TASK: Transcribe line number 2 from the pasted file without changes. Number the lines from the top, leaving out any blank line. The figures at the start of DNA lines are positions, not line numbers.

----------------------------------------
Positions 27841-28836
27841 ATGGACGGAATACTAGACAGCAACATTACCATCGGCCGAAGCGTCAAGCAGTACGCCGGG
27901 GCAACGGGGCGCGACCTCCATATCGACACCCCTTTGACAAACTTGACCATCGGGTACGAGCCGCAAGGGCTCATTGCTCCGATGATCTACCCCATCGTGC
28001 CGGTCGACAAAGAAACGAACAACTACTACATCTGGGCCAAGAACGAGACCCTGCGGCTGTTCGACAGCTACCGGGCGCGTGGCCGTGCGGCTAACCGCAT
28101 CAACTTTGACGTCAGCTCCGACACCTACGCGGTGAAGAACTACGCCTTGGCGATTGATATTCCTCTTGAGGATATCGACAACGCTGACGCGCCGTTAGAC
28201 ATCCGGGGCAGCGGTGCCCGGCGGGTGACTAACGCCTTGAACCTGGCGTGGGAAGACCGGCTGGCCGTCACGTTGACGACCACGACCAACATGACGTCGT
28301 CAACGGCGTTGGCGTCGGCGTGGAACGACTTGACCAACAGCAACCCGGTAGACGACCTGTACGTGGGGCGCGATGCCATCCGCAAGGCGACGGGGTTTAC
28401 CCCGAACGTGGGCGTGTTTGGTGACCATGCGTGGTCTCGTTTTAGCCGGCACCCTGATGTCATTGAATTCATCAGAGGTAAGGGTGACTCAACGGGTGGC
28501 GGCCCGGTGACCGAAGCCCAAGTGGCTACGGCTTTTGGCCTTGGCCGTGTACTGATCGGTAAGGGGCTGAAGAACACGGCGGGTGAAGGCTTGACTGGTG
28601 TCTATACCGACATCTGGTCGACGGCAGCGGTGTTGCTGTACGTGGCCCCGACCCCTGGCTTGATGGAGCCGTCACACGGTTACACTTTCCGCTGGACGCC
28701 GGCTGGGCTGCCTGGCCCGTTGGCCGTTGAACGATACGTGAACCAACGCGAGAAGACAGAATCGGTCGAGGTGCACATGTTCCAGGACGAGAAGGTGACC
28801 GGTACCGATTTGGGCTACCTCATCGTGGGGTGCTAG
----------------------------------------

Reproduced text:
27841 ATGGACGGAATACTAGACAGCAACATTACCATCGGCCGAAGCGTCAAGCAGTACGCCGGG